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Making Music with Samuel Adler

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March 8, 2002

Making Music with Samuel Adler

Composer Samuel Adler

As part of the weeklong Five College Composer-in-Residence program, which begins March 11, MHC students will gather in Pratt Hall's Warbeke Room March 14 at 11 am for a class with Samuel Adler, one of this country's best-known and most prolific contemporary composers. During his residency, Adler will give lectures and demonstrations and take part in classes and seminars on all five campuses. His residency will conclude with a March 14 concert featuring an all-Adler program performed by faculty members and students of the Five Colleges. The concert will be at 8 pm in Pratt Hall.

During the MHC class, Adler will focus on several of his works, as well as on the state of music in the latter part of the twentieth century and into the future. He may address his background in Jewish liturgical music and its presence in his works. A number of MHC musicians will participate in the concert. Performing Adler's Violin Sonata No. 2 (1968) will be Associate Professors of Music Linda Laderach and Larry Schipull. Pianist and MHC Associate Professors of music Gary Steigerwalt will play "Thy Song Expands My Spirit," written by Adler as a tribute to Aaron Copland on the latter's eightieth birthday. Steigerwalt will also accompany mezzo-soprano Marjorie L. Melnick '72 and oboist Frederic Cohen, professor of music at UMass Amherst, in "Three Songs about the Times of Man" (1954), "Lovesong" (1989), and "Three Psalms" (1987). The MHC Glee Club, directed by Hammond-Douglass Professor of Music Catharine Melhorn, will present "The Ballad of the Dog," an excerpt from Adler's "A Whole Bunch of Fun." A reception will follow the performance.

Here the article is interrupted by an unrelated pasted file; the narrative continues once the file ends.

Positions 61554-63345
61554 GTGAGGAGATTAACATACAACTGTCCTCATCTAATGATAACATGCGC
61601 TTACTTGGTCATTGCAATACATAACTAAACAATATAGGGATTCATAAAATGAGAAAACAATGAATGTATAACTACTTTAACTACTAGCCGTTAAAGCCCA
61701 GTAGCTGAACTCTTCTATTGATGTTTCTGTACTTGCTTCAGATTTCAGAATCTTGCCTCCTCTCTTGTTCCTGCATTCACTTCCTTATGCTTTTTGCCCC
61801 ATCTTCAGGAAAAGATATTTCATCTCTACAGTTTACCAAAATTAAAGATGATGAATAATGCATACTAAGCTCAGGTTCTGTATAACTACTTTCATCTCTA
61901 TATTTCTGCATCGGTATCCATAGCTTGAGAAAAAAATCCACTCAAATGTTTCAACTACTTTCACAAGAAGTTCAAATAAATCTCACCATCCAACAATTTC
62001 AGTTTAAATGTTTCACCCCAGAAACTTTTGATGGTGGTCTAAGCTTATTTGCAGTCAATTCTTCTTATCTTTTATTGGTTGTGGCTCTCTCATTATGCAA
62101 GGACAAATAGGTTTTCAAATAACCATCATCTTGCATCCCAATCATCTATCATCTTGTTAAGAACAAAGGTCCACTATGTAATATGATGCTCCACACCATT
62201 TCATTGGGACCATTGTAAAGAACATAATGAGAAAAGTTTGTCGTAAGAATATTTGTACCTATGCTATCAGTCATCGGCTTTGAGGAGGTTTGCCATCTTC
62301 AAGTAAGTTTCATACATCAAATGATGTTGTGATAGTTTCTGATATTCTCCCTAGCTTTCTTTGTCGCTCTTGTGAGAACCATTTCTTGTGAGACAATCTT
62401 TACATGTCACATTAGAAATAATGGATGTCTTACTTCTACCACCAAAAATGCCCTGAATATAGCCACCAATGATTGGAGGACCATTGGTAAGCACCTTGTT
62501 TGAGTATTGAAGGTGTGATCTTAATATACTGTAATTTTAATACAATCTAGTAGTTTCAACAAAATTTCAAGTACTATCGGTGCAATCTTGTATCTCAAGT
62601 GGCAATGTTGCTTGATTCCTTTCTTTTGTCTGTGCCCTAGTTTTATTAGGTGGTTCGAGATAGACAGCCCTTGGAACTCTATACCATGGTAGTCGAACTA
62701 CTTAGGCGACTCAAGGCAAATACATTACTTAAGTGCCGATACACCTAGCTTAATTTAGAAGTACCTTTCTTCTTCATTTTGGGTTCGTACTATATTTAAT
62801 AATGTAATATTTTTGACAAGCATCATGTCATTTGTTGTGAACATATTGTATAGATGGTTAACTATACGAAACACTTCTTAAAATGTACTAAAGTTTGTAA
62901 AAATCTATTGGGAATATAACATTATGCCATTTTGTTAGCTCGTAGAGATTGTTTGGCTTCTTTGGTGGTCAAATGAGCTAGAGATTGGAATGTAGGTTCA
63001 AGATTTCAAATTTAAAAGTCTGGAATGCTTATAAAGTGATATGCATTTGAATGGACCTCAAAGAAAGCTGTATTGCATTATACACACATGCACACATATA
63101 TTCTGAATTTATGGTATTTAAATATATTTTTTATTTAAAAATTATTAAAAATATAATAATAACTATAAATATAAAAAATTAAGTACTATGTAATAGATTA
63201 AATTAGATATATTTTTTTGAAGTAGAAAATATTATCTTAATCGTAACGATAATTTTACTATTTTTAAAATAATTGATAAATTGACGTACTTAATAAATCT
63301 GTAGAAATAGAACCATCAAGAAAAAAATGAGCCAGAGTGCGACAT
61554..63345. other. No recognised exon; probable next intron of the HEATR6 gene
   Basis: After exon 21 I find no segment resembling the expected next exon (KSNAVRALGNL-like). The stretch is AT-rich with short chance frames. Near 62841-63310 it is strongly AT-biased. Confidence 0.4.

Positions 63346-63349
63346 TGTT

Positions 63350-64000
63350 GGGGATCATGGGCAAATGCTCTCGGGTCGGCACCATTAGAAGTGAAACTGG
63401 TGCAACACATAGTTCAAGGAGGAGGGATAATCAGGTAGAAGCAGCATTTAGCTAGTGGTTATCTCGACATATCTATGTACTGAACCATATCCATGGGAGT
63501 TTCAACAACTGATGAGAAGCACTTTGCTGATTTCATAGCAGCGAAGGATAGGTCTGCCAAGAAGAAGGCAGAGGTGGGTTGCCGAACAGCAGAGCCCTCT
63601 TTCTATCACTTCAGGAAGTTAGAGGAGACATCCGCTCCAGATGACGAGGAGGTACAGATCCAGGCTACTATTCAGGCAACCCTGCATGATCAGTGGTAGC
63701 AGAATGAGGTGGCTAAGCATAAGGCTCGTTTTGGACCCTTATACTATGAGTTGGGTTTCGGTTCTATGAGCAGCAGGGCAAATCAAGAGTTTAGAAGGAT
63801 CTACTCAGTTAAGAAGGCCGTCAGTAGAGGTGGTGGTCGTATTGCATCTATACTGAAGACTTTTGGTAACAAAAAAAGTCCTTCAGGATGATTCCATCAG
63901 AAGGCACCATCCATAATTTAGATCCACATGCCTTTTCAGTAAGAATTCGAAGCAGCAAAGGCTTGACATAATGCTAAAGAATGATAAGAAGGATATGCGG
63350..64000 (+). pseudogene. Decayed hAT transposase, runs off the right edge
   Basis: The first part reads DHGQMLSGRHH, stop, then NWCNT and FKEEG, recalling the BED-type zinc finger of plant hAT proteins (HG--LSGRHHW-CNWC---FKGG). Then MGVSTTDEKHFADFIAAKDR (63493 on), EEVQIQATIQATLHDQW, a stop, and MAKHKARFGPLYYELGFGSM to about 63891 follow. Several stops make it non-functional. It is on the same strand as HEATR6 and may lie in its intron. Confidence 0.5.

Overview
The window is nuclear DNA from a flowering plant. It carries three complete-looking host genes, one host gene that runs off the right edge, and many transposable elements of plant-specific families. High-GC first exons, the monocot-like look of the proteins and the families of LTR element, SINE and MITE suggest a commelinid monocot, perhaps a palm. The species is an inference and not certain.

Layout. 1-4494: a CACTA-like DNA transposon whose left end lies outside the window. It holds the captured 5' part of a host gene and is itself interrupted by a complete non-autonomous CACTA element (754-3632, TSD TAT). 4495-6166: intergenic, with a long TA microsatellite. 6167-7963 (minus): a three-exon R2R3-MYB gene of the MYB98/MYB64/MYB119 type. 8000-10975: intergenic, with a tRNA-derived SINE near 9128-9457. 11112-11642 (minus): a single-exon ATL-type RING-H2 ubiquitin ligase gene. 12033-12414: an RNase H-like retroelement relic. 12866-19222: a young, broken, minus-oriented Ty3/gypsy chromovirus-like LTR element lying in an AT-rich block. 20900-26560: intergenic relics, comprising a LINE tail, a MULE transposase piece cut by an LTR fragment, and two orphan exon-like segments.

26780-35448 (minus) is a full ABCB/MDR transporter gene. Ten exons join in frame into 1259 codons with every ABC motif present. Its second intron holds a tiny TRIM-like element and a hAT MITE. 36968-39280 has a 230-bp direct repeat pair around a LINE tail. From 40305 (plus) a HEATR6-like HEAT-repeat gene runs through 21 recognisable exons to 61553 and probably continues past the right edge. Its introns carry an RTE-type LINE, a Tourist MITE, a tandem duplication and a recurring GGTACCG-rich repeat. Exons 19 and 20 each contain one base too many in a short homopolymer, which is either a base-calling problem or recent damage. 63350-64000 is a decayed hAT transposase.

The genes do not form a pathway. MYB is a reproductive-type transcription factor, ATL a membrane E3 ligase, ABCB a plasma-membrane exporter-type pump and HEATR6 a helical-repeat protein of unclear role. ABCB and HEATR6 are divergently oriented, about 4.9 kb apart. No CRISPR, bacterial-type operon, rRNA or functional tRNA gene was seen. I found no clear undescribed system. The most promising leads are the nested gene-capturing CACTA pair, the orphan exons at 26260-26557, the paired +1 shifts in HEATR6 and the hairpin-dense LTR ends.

"As a student of Copland and Walter Piston, an educator of more than thirty years at Eastman and Juilliard, an author of widely used texts on orchestration and musicianship, and a composer of more than four hundred published works, Adler is the quintessential ‘American' composer of the latter half of the twentieth century," said MHC Assistant Professor of Music David Sanford.

Born in Germany in 1928, Adler came to the United States in 1939. He earned a bachelor's degree at Boston University and a master's degree at Harvard University and has received honorary degrees from Harvard and several other institutions. While serving in the United States Army, Adler founded the Seventh Army Symphony Orchestra, whose achievements garnered him the Army Medal of Honor. He is the recipient of many other honors, including induction into the American Academy of Arts and Letters.

Currently on the faculty of the Juilliard School of Music, Adler served for many years as professor of composition at the Eastman School of Music and chairman of the composition department. Prior to that, he held positions at North Texas State University; Temple Emanu-El, Dallas, Texas; and Dallas Lyric Theater. He has also served as guest composer or conductor at more than three hundred universities and colleges worldwide.

Adler's published works include five operas, six symphonies, eight string quartets; eight concerti; many shorter works for orchestra, wind ensembles, bands, chamber groups; and a considerable body of choral music and songs. His compositions have been performed by major organizations around the world and have been released by numerous major labels.

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